Congratulations. You block out your time in your journal, calendar, or diary. Then you work on those priorities during that time to get things done. You’re now much more effective at accomplishing the most important things during your week.
But . . . and this is a big but . . . that’s not how life really works. Stuff happens, issue arise, your boss assigns unexpected work, employees interrupt with their emergencies, children break their collar bones on the playground during recess, opportunities come along that need your attention. How do you plan for interruptions without throwing all your careful coordination out of wack?
You don’t want to spend all your time re-arranging your calendar. That’s not the most effective use of your time. Or worse, making the effort to organize yourself and then abandoning those efforts the first time something unplanned for comes along.
What Aren’t You Going To Do?
So don’t fill your calendar.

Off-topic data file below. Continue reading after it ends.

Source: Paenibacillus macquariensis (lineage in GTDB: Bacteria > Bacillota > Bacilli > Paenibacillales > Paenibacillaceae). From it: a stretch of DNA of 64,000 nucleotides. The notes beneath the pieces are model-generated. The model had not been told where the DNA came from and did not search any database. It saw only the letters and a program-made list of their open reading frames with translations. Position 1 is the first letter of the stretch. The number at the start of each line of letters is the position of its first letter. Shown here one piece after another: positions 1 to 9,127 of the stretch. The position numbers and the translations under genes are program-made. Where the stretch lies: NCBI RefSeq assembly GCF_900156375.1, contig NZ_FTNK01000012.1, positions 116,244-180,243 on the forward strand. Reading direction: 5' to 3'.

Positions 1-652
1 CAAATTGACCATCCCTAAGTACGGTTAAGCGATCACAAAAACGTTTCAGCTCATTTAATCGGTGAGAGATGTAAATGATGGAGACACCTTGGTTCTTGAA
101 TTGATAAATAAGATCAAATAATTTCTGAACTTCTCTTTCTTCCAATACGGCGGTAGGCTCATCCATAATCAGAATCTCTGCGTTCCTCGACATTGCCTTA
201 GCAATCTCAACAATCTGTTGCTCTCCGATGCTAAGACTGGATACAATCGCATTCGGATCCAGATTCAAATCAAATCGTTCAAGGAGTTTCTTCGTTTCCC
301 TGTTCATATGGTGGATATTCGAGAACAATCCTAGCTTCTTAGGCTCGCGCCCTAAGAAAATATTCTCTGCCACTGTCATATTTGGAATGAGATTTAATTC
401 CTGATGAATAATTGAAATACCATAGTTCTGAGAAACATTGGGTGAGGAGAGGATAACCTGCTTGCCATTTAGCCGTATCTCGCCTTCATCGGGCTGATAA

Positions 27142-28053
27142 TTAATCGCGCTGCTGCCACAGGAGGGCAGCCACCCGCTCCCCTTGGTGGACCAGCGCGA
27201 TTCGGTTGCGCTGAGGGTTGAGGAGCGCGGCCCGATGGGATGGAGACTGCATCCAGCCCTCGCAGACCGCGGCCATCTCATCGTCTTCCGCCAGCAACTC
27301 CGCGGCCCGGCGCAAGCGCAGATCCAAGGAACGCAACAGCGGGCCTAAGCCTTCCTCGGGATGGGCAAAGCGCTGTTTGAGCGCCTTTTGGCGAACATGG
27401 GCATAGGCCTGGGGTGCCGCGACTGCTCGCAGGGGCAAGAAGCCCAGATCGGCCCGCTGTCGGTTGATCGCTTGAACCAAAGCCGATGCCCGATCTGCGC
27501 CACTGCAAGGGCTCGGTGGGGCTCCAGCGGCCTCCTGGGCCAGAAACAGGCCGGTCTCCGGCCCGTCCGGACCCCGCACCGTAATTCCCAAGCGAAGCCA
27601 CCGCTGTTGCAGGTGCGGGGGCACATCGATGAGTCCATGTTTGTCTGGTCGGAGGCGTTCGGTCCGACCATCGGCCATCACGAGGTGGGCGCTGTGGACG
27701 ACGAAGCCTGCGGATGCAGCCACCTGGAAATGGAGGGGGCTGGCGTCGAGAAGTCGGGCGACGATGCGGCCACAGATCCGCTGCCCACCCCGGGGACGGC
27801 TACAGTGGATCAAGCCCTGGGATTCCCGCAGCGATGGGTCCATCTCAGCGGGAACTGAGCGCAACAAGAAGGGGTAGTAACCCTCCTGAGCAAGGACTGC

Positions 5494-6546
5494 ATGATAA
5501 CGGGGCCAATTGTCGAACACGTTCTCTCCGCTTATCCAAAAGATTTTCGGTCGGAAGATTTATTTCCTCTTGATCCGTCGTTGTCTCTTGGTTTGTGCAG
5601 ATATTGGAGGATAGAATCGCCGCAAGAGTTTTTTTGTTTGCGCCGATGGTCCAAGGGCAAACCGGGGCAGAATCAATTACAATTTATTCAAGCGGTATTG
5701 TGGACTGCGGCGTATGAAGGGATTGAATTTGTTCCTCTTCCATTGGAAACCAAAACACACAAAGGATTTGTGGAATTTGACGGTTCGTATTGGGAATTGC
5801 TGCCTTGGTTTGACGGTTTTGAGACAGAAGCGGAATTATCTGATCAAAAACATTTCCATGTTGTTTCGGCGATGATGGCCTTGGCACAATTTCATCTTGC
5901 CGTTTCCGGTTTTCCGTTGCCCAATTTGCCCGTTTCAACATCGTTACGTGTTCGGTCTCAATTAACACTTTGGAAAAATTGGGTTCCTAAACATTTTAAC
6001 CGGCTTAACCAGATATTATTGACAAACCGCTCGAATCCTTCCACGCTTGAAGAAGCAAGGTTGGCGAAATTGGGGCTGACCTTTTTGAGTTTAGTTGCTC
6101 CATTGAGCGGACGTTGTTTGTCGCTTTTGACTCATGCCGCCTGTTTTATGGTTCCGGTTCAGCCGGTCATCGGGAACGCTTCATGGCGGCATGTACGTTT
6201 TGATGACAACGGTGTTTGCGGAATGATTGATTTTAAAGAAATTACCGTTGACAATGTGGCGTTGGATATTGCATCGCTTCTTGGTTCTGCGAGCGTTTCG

This may sound counter-intuitive. Shouldn’t your calendar be full of all the things you’re going to do? Are you so far behind that the only way you’ll ever catch up is to never die?
Trying to fit more hours in the day, or believing that you’ll be more effective by just working harder is a false hope. You’ll be more effective, less stressed, and more responsive if you understand and accept that you’re not going to get it all done.
Now you have the simple (and sometime difficult) but critical decisions to make. What are you not going to do? What are you going to say no to? What are the most important, valuable, and effective ways to spent you time?
The fact is you can’t manage time. You can’t manage 5 minutes and turn into 10 minutes. You can manage your attention and focus. What are the most important things really?
Spending some time thinking about this is an effective use of your time.
The 75% Rule
Now plan your time, but only three-quarters of it. Leave space in your day, week, and month with nothing in it. This is the time you’re going to use to deal with interruptions, rescheduled meetings, emergencies, and opportunities. This “slack” time will get filled up, and lets you be responsive. It makes you more effective.
Things that should be in your calendar:
- your obligations to your boss (remember – she controls your addiction to food, clothing, and shelter)
- developing your people (they’re the ones doing the work),
- helping out others (and building relationships),
- down time for you (you’re fooling yourself if you think lack of sleep or cancelling vacations make you more effective.)